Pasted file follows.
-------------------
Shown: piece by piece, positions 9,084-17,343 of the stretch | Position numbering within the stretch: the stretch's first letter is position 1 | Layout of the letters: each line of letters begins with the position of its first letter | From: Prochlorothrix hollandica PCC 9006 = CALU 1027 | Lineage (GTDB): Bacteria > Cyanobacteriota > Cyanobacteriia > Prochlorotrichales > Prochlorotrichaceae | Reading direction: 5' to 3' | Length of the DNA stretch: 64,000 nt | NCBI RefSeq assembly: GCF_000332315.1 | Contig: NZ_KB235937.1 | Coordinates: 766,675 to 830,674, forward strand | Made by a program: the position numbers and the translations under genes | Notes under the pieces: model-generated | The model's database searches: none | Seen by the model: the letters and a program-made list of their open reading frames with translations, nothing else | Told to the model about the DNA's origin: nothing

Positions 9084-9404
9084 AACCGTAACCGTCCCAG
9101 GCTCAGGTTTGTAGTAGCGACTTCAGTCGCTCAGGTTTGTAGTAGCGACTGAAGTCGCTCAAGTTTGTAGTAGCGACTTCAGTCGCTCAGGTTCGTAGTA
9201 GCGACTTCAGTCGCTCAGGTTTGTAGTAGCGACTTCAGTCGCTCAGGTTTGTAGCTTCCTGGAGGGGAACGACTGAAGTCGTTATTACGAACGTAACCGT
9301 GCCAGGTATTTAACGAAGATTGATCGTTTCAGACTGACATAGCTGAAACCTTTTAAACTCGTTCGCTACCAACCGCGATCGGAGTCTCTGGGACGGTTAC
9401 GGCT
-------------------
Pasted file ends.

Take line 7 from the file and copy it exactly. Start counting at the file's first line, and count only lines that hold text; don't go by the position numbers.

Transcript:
9401 GGCT